Saturday, 19 January 2013

A day in The Englishman's 5:2 Diet

I promised before Christmas to blog about what we eat during our 5:2 fasting days, and since I am still knee-deep in tax returns, The Englishman obliged me with a 'Day in the Life of…' post.

Although I was the one who really needed (and wanted to) lose weight, it was initially The Englishman who spotted the Horizon programme where Dr Mosley experimented with the 5:2 fasting diet. (His book is now out featuring tips from yours truly.)

The Englishman suffers from high cholesterol, even though he's never been overweight. Rather annoyingly, (unlike me) he's always struggled to keep his weight up, but alas, age plays its part and lately he's been complaining about the soft stuff which has suddenly appeared around his middle. (Welcome to my world…).

So here's A Day In The Englishman 5:2 Fasting Diet.

My 5:2 diet day

I wake early at 6; a habit picked up (not that there was much choice) in the Navy.

I always start the day with a slice of lime in hot water, this is supposed to be good for your cholesterol but it is a great way to sluice out your mouth first thing.  I used to be a great tea drinker but now can’t touch the stuff in the morning and really can’t start with coffee.

Sticking to 600 calories in a day is tough so you have to be really careful about what you eat and when. Get it wrong and the day can seem very long.  When I started fasting I went to bed early to try to reduce the amount of time I had to think about my hunger.

So breakfast consists of Scotts Porridge Oats, just 20g carefully measured (this is probably a man thing but to me 20g means 20g). I cook it in a saucepan with water, a pinch of salt if you like.  Oddly, despite the lack of milk, it still tastes a little creamy, but for flavour I add a handful of blueberries.  82 calories of goodness washed down with an Americano, 1 calorie.  The beauty of the traditional rolled oats is that they take longer digest so you stay full longer.

Breakfast 83 calories.

 Lunch consists of a supermarket salad, provided I can see quite clearly how many calories are in the dish, I’m looking for around 170 calories.  M&S king prawns and crunchy citrus salad is top the choice at 135 calories.  Waitrose have started putting calories in large type on the front of the packaging, this is a big help.  You can spend ages turning packets upside down, back to front, to find in tiny print how many calories and then you find it’s calories per 100g.  It’s a ready meal, so why is it so difficult to tell me how many calories, how much salt, fat etc per packet?  Why do I have to do mental arithmetic (although I know one of the benefits of the 5:2 is improved brain function)?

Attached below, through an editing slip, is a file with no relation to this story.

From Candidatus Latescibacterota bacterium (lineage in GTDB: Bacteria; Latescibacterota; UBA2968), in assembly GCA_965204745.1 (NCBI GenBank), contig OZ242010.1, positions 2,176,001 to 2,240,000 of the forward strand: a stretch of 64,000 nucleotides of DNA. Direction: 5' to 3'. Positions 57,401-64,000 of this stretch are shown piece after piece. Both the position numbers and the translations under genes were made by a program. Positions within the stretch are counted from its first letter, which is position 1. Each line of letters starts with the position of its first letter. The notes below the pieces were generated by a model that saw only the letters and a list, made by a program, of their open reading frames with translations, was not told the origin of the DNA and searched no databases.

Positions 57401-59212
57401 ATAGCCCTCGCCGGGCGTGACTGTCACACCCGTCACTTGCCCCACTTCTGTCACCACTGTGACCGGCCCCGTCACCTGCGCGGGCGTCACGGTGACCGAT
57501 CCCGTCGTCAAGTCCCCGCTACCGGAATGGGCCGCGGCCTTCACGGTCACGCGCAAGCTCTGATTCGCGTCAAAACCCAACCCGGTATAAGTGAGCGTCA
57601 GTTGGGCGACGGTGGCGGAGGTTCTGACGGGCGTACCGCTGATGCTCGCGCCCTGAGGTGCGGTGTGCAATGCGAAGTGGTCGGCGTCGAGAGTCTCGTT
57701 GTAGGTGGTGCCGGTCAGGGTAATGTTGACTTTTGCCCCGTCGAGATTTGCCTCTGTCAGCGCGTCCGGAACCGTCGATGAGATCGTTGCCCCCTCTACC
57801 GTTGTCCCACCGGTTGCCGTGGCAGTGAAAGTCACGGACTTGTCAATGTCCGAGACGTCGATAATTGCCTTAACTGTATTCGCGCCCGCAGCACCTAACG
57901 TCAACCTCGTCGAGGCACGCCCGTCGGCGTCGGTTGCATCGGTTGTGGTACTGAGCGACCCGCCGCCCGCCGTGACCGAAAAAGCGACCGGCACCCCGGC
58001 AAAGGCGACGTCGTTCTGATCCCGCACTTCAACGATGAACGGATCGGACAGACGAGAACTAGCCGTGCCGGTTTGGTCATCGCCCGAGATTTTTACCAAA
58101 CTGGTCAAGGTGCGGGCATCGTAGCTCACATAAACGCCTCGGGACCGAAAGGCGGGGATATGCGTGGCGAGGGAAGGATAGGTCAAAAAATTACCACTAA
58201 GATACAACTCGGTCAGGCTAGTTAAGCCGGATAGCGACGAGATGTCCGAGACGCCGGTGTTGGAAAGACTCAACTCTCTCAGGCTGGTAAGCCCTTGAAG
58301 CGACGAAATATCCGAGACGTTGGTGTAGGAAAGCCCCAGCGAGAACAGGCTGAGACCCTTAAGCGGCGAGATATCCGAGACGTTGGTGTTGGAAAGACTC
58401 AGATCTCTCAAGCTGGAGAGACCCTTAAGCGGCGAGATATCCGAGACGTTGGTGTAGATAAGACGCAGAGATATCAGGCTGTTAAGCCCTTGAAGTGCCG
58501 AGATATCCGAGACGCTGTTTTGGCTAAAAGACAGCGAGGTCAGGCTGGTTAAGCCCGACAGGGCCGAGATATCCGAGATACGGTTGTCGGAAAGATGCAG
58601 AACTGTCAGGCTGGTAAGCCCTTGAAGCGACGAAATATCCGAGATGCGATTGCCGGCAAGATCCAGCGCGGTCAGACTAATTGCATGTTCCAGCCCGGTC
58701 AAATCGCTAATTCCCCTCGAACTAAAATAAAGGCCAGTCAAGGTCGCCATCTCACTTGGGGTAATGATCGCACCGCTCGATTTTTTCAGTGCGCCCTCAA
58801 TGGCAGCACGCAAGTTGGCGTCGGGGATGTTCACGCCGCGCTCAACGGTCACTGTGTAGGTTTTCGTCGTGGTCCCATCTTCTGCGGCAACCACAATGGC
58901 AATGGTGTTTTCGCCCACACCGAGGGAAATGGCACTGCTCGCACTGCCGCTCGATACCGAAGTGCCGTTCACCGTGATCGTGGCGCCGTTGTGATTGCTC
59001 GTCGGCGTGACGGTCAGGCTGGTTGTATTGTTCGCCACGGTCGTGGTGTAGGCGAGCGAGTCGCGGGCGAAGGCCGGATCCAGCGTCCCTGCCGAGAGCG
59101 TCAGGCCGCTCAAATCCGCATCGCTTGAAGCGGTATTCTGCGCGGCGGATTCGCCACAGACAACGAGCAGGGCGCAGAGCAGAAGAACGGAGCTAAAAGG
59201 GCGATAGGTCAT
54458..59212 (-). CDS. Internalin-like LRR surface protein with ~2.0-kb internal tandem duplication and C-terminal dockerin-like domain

Sometimes I stay in the office and have a Clearspring Miso soup, 28 calories.  I prefer the fact it’s only 28 calories to the taste (there isn’t any).  I tried Miso beetroot soup, I can eat just about anything but this is beyond the pail. I’ve looked for the “not for human consumption” but couldn’t find it on the packet.

Lunch 135 calories.
Total for day so far 218.

Frequent black teas and a second Americano keep me going during the day.

As I cycle to work I need fuel to get me home; it's 7.5 miles uphill.  For this I eat an apple and banana, 170 calories, 30 minutes before setting off.

Total now 388 calories.

In the evening we have something like poached chicken or white fish with salad.  There are lots of really tasty low calorie recipes online (the BBC one is pretty good, and although I feel hungry during the evening, my relationship with hunger has changed.  I used to feel faint with hunger and would grab a snack as quickly as possible.  Now even on non-fasting days I let it pass and stay hungry knowing the feeling will go.

Dinner 212 calories.
Daily Total 600.

I’ve lost 4 kg since starting the intermittent fasting in August, which is great because I’ve lost that paunch I hated around my middle. I’ve had to get my suit trousers altered and buy new jeans a size smaller.  The problem now is that I’m losing too much weight so have switched to 6:1. Just fasting one day per week has helped stabilize my weight.

When I break the following morning I am hungry so I make a Harley Pasternak smoothie who is apparently a celebrity trainer

5 raw almonds
1 red apple
1 banana
3/4 cup nonfat Greek yogurt
1/2 cup skimmed milk
1/4 teaspoon cinnamon
1. Place all ingredients in a blender. (Depending on how powerful your blender
is,you may need to chop the apple and almonds into small pieces first.)

2. Blend on medium-high for 30 seconds (or until desired consistency).
Makes one 16-ounce serving
I add a handful of blueberries or a slice of ginger for variety.
This gives me a 382 calorie boost from the off and sets me up for the day.
Over Christmas and then straight after, on a week's skiing holiday, I didn’t fast.  By the end of break, my body is now telling me it needs the fasting. I feel lethargic and bloated, so strangely I cannot wait to start the regime again.
I’ve never been on a diet before in my life but this works.  It’s not just about losing weight, it’s about feeling good.
The Englishman with Daughter,
looking lean.

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